An Australian Film Director's Home Gets a Modern Sequel on a Narrow Lot

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It's no surprise that when a director decided to renovate his home, he wasn't about to sit back and leave all the decisions to someone else. Fortunately for an Australian film director and his wife, architect Luigi Rosselli was up for their input.

The couple's 1950s address in the Sydney suburbs was squeezed into a narrow opening between two row houses, and they knew they needed more light, more space, and a more modern aesthetic. So, Rosselli came up with a plan that would make the most of the small lot and put a spin on traditional Victorian terrace properties: a series of interlocking, split-level rooms that optimize the available square footage and create a natural flow.

The homeowners helped suggest the materials, which were chosen to complement the rest of the neighborhood. And when the project was finished, the new layout fit an impressive three bedrooms, three baths, an office garage, two courtyards, and a guest apartment into its tiny plot — proving that the best productions have strong direction and plenty of collaboration.

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Exterior
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Exterior

Roselli demolished 75 percent of the existing home and replaced it with a three-story structure featuring a Juliet balcony with a striking fish-scale pattern.

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Dining Area
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Dining Area

"The bench seat in the dining room took its inspiration from furniture designer Eileen Gray's Bibendum Chair," Rosselli said. The design, which is framed in American oak, was a challenge for the upholsterer.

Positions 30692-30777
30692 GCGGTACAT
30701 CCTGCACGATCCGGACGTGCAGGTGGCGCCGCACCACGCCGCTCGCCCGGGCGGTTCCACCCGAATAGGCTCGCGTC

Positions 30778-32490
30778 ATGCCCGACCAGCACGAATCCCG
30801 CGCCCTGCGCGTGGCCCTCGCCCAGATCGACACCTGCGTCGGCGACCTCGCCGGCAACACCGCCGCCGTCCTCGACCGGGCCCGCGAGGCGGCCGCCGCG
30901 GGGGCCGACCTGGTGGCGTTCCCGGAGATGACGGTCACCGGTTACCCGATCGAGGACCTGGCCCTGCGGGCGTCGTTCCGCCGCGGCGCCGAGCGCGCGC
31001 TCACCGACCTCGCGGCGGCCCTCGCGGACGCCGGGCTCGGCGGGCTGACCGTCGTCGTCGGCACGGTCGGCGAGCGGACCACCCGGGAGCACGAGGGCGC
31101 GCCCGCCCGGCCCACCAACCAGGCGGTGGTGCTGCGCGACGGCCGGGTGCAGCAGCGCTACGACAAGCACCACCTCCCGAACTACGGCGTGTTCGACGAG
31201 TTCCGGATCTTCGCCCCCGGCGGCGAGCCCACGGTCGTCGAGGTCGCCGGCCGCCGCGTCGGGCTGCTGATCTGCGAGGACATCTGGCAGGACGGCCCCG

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Living Room
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Living Room

The living room is perfect for evening screenings, and during the day it's flooded with sun from the garden and skylight above.

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Staircase
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Staircase

The staircase repeats the fish-scale pattern on the balcony. The aluminum panel's motif was inspired by the work of Prussian architect Karl Friedrich Schinkel.

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Office
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Office

Rosselli created an office space above the garage lined with hoop pine boards.

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Bedroom
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Bedroom

The third-floor bedroom has stunning views from the Sydney Harbor to the hills of the city's Eastern suburbs.

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Bedroom
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Bedroom

Tall French doors open inward to give an airy bedroom access to the balcony.

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Bathroom
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Bathroom

The master bathroom has a skylight above the shower, which is lined in slate that doubles as a blackboard — in case inspiration strikes mid-shampoo.


Elizabeth Stamp is a freelance writer in Los Angeles. Her work has appeared in Architectural Digest, Elle Decor, and CNN Style.

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